Civil Society Collective For Democracy: The government is presenting its proposed Anti-Terrorism Act (ATA) to be fast-tracked through parliament, in a context in which it has come under significant international pressure to repeal or amend the Prevention of Terrorism Act (PTA). The PTA has been widely criticized both within Sri Lanka and internationally due to its potential for abuse. Recently, three persons held under the PTA for 14 years were acquitted by the court which is but the tip of an iceberg of abuse over a very long period.
While as members of the civil society of Sri Lanka we support the repeal of the PTA, we are concerned that the draft ATA presented by the government to replace it has several features that are worse than the PTA. These would impact on the democratic space and rights available to political parties, trade unions, and civic activists.
Among the worst features of the proposed ATA is its vague and broad definition of terrorism which would include theft of government property and trade union action. It also includes legitimate democratic actions including protests, publishing material, demands for action by the government, strikes, and disputes relating to racial and religious places. The law permits police or military or coast guard personnel of any rank to arrest anyone on whom they have reasonable suspicion of being involved in acts such as those given above. Once a person is arrested, that person can be detained for up to 24 hours, and even more depending on the situation, in a place of the arresting party’s choosing. The plight of a young person arrested in such a manner can be imagined. Thereafter, if a detention order is signed by a more senior police officer, those arrested can be held for up to three months without being presented before a court of law. All these provisions demonstrate the enormous potential for abuse of this law.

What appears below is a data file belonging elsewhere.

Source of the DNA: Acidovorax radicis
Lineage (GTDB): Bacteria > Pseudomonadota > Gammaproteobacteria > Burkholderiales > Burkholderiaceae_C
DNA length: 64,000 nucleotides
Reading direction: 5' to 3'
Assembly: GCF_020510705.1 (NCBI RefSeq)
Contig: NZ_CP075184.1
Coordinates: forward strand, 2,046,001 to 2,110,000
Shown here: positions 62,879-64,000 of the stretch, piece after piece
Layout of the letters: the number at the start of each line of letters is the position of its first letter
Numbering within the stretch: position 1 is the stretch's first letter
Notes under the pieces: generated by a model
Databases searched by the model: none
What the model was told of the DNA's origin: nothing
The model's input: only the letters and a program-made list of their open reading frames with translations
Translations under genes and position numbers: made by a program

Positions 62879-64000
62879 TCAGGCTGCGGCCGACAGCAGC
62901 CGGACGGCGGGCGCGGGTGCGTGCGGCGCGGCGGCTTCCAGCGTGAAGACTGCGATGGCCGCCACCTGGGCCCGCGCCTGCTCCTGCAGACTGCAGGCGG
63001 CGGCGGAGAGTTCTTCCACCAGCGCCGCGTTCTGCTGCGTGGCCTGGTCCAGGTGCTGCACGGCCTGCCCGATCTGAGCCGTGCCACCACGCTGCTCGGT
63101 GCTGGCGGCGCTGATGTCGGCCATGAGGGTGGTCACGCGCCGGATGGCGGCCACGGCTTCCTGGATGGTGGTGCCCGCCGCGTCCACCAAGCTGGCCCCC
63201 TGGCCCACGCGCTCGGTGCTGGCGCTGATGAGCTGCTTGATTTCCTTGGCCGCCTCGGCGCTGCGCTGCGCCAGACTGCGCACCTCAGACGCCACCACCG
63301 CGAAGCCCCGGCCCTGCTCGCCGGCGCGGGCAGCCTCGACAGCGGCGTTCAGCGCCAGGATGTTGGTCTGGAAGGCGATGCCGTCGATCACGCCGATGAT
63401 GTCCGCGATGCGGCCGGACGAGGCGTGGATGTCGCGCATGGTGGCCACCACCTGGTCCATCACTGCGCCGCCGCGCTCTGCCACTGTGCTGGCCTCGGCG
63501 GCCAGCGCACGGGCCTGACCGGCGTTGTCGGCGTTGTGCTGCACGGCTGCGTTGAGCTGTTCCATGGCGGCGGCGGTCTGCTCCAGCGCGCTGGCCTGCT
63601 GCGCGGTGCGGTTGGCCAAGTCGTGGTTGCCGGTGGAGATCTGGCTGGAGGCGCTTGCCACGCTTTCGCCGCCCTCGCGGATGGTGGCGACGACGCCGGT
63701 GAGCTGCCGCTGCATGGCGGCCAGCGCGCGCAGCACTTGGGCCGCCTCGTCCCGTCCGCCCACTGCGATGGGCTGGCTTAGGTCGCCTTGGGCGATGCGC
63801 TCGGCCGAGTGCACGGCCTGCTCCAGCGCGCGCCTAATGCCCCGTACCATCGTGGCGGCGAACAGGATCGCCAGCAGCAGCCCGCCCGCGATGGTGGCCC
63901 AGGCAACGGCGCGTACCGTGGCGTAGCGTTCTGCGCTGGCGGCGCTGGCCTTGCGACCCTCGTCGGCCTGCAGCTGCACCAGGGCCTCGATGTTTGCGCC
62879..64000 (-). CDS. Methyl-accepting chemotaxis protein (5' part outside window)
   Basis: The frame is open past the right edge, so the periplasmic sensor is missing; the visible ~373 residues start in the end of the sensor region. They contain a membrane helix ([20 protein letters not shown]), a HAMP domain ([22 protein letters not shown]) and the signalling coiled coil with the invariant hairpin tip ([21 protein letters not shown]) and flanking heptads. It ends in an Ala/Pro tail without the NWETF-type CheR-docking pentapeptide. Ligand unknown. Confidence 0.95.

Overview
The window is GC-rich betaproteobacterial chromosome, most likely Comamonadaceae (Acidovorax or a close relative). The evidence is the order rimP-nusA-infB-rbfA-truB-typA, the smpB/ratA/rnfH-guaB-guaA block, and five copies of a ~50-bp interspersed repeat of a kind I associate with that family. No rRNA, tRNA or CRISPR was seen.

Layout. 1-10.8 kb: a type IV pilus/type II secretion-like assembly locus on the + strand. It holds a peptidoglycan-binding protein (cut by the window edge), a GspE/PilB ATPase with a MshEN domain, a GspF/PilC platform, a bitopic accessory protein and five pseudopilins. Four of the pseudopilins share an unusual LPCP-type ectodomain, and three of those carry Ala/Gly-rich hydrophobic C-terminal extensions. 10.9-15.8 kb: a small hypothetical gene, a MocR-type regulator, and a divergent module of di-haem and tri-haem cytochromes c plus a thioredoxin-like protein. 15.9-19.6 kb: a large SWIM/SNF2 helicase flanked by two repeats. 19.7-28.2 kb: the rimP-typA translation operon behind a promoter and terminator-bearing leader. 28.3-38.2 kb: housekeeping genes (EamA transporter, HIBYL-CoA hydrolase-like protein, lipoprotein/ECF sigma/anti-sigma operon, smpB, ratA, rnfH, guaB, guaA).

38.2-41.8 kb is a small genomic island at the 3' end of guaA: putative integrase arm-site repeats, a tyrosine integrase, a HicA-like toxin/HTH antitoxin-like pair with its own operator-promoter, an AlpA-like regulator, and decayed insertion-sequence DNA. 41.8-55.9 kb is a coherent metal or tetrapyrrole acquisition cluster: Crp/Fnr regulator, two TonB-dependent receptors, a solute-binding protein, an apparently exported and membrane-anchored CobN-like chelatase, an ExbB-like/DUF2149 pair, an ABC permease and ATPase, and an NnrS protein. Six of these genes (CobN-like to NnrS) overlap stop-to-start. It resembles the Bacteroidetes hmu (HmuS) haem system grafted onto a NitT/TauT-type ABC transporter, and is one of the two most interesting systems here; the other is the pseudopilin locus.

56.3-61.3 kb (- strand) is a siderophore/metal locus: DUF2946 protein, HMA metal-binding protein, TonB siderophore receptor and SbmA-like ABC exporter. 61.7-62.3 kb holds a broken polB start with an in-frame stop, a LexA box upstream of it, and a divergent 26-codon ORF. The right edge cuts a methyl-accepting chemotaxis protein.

We the Civil Society Collective for Democracy strongly oppose the proposed ATA because it violates the Constitution and endangers the freedoms and human rights that are guaranteed in a democratic society. This law is far too broad and leaves wide open who can be arrested, by whom they can be arrested, and for what purpose they are arrested. The present economic situation in the country is very difficult for the masses of people with the economy set to contract by a further four percent this year in addition to the eight percent last year. Through no fault of the people, the country was made bankrupt by those that governed it. We fear that the proposed ATA will be used to make the people bear the full weight of the economic burden by those who are responsible for the calamity, by suppressing the space to question, to expose and to dissent with Government. As such, it would create an environment of fear among trade unions, journalists and civil society, thereby intensifying the prevailing democratic deficit and violating the Fundamental Rights of Sri Lankans.
Therefore, we demand that the Government withdraw the proposed ATA and honor its duty to protect democracy and the rights of citizens and to uphold its international obligations related to human rights and democratic freedoms.